Brazil has little experience in balanced urban regeneration and historical preservation projects when compared to more mature countries such as the Europeans.
However, the recent experience of the city of Salvador da Bahia seems to be worth studying. The Pelourinho historic district is a distinguished example of Portuguese Renaissance urban development, hosting colonial architecture typologies from the 16th to the 18th centuries.
Since the late 19th century the area has undergone a remarkable decay process being progressively abandoned by economic activities and population. After the area was considered World Heritage by UNESCO in 1985 both municipal and state governments have taken actions to promote its regeneration.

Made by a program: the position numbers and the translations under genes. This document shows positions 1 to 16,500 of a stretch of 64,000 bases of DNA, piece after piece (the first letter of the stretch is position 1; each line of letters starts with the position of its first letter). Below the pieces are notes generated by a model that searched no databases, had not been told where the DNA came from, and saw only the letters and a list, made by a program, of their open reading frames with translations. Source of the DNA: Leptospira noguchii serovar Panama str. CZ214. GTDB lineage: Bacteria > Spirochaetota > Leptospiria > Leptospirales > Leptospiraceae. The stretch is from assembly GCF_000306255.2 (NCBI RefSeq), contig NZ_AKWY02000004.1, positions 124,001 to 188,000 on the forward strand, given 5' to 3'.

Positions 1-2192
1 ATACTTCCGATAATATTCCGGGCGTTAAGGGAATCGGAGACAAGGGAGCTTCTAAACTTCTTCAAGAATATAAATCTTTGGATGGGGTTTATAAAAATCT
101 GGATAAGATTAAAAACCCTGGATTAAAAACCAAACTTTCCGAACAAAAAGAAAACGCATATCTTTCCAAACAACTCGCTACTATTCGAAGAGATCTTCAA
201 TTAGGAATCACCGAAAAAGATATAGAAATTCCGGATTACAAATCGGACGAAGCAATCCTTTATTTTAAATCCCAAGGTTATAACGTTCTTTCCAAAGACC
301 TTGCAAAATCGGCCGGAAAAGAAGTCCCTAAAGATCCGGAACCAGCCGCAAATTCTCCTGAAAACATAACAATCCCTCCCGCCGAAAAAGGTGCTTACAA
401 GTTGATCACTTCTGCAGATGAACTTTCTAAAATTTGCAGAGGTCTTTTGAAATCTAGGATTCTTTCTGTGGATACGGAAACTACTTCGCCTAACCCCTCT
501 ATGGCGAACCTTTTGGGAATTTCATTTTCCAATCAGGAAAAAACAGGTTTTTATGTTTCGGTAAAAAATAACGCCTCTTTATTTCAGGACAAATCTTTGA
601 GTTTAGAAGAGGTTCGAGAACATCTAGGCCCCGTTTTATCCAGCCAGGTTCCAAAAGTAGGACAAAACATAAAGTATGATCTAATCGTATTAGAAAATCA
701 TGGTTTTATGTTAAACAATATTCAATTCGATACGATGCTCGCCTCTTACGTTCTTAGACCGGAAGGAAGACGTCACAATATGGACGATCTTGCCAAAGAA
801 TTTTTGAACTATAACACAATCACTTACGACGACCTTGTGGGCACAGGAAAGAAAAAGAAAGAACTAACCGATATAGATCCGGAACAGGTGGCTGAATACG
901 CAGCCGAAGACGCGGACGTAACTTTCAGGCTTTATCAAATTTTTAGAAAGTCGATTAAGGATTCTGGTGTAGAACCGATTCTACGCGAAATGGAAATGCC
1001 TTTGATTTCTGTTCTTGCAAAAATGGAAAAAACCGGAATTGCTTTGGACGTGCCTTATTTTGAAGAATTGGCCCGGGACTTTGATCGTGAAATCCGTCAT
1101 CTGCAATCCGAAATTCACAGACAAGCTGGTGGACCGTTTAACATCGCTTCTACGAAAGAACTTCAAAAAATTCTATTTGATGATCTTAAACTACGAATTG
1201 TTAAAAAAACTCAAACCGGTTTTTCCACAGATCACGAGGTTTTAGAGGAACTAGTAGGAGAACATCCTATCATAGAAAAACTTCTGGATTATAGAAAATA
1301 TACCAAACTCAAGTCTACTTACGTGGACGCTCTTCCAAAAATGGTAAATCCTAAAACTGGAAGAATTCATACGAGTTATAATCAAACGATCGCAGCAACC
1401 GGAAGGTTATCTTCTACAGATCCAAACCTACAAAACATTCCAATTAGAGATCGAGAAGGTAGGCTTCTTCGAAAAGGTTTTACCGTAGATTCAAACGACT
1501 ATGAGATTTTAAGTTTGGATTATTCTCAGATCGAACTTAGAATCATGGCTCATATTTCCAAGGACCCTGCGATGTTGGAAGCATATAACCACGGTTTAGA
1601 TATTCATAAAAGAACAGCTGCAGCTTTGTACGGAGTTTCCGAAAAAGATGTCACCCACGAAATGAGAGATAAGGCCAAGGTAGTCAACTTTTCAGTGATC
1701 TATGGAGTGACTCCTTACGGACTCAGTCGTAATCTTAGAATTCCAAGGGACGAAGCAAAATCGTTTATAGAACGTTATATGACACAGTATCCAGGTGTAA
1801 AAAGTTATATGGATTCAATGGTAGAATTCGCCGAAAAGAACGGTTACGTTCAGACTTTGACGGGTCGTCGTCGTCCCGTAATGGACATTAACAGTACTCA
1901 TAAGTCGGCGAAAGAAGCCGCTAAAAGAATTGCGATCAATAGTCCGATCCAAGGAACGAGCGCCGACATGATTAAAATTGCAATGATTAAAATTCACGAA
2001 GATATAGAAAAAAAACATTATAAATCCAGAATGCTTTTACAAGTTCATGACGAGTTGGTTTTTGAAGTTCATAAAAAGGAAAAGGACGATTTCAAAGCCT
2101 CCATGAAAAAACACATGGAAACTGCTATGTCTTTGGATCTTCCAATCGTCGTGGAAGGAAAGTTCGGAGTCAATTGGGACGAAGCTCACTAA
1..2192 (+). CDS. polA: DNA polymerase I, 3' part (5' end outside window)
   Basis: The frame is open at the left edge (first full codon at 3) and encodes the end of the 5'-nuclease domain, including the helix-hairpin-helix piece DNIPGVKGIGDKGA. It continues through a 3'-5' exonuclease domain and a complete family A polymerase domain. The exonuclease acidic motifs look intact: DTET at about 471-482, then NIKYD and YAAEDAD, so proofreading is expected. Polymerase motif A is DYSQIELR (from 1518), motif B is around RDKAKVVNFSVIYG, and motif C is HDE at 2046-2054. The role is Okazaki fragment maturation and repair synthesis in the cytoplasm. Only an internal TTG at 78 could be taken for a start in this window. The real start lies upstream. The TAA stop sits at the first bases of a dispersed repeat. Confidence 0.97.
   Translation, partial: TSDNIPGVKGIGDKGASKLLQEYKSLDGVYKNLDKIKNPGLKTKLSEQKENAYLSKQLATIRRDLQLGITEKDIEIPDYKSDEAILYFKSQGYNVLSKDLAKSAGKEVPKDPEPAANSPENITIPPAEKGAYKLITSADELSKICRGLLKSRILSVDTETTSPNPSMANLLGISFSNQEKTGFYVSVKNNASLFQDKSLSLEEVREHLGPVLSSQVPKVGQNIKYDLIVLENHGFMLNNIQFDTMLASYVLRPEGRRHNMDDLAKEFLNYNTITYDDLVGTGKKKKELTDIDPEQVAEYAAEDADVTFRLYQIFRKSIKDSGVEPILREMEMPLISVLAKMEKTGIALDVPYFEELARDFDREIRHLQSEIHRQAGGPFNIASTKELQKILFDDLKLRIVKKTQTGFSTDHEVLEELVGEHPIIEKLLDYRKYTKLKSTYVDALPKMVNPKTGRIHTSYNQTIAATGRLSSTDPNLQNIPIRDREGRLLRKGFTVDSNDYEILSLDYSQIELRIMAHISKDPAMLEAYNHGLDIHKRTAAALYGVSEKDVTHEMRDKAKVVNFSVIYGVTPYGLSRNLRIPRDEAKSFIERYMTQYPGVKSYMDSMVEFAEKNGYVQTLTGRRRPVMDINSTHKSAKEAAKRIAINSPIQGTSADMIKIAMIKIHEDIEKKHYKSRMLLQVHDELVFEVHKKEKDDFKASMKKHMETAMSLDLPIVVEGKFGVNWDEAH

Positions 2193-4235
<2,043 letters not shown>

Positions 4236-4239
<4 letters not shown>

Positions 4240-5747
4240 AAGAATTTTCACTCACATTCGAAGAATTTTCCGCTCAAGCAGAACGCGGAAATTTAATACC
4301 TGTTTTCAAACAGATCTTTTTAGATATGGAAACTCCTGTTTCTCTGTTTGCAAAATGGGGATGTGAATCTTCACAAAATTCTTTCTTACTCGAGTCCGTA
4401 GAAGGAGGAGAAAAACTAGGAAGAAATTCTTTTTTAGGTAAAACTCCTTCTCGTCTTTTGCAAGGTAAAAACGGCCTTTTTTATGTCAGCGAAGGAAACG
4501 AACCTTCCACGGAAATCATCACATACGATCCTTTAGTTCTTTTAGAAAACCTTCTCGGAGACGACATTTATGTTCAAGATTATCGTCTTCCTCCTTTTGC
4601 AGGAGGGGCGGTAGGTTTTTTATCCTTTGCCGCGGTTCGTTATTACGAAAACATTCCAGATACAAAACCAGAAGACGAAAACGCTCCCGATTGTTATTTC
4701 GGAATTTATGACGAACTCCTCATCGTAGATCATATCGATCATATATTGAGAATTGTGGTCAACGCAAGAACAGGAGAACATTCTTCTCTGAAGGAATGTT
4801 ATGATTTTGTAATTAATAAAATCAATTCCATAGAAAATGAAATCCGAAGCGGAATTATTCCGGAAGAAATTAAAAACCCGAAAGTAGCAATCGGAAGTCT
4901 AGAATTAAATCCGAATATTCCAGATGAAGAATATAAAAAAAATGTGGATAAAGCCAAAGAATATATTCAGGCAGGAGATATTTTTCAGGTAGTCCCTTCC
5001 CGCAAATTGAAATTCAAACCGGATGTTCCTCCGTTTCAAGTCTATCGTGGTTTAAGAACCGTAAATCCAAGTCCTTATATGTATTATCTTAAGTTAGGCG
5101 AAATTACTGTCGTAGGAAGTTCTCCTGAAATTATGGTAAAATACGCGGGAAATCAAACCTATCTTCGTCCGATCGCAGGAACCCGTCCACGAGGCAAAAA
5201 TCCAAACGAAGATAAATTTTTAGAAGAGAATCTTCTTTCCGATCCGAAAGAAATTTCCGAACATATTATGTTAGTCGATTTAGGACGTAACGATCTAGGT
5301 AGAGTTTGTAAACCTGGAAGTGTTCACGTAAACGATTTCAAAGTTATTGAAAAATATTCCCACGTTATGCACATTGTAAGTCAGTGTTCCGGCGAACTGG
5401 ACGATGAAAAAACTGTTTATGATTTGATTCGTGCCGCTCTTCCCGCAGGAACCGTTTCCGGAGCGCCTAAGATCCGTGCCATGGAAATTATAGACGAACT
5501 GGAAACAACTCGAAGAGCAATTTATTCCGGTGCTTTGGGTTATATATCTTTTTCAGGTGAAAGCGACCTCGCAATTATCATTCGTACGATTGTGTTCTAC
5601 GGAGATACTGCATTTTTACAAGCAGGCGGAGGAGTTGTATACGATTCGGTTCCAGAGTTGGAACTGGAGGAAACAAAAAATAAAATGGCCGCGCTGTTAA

This paper linked to below analyses this process considering its implications within the urban design framework. The first part analyses the area morphology as a result of Portugal Colonial policies. The second part assesses degradation as a result of the birth and rise of modern urban planning in Brazil and Bahia.
In the next parts the actions of municipal and state authorities are considered as well as their implications considering the economic activities and existing population involved. The conclusion remarks the importance of Salvador experience, establishing its pros and cons.
Photo by joquerollo (via Wikipedia) shows the convent and church of São Francisco in the Pelourinho historic district.